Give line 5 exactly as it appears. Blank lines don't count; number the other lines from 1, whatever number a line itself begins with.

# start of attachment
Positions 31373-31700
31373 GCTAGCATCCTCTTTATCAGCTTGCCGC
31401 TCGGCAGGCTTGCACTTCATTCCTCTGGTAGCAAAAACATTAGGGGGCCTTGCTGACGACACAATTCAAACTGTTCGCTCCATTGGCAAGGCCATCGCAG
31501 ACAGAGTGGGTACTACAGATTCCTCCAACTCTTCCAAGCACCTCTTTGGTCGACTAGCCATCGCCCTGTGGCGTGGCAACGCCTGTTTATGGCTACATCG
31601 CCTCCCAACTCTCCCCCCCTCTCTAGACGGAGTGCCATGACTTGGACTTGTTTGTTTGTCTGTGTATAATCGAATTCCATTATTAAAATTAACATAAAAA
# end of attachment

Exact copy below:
31601 CCTCCCAACTCTCCCCCCCTCTCTAGACGGAGTGCCATGACTTGGACTTGTTTGTTTGTCTGTGTATAATCGAATTCCATTATTAAAATTAACATAAAAA